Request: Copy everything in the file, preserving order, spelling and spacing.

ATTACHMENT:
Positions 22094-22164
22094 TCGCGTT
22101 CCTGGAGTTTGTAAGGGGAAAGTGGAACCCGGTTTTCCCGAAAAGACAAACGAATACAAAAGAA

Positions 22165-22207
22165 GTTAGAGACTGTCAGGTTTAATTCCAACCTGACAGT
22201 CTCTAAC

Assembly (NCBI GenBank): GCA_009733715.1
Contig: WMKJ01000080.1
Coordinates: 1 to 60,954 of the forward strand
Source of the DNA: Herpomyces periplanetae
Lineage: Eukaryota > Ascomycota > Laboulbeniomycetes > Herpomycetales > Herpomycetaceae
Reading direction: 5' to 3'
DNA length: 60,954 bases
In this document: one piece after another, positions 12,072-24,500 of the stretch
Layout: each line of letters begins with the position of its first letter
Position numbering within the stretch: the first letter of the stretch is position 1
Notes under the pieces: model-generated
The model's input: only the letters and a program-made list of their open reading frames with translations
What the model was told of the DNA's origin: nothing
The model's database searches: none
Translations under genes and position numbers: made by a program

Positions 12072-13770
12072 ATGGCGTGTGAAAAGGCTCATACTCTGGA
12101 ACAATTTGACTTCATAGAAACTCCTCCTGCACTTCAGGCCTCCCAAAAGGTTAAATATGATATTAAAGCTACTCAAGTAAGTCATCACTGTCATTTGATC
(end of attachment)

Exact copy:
Positions 22094-22164
22094 TCGCGTT
22101 CCTGGAGTTTGTAAGGGGAAAGTGGAACCCGGTTTTCCCGAAAAGACAAACGAATACAAAAGAA

Positions 22165-22207
22165 GTTAGAGACTGTCAGGTTTAATTCCAACCTGACAGT
22201 CTCTAAC

Assembly (NCBI GenBank): GCA_009733715.1
Contig: WMKJ01000080.1
Coordinates: 1 to 60,954 of the forward strand
Source of the DNA: Herpomyces periplanetae
Lineage: Eukaryota > Ascomycota > Laboulbeniomycetes > Herpomycetales > Herpomycetaceae
Reading direction: 5' to 3'
DNA length: 60,954 bases
In this document: one piece after another, positions 12,072-24,500 of the stretch
Layout: each line of letters begins with the position of its first letter
Position numbering within the stretch: the first letter of the stretch is position 1
Notes under the pieces: model-generated
The model's input: only the letters and a program-made list of their open reading frames with translations
What the model was told of the DNA's origin: nothing
The model's database searches: none
Translations under genes and position numbers: made by a program

Positions 12072-13770
12072 ATGGCGTGTGAAAAGGCTCATACTCTGGA
12101 ACAATTTGACTTCATAGAAACTCCTCCTGCACTTCAGGCCTCCCAAAAGGTTAAATATGATATTAAAGCTACTCAAGTAAGTCATCACTGTCATTTGATC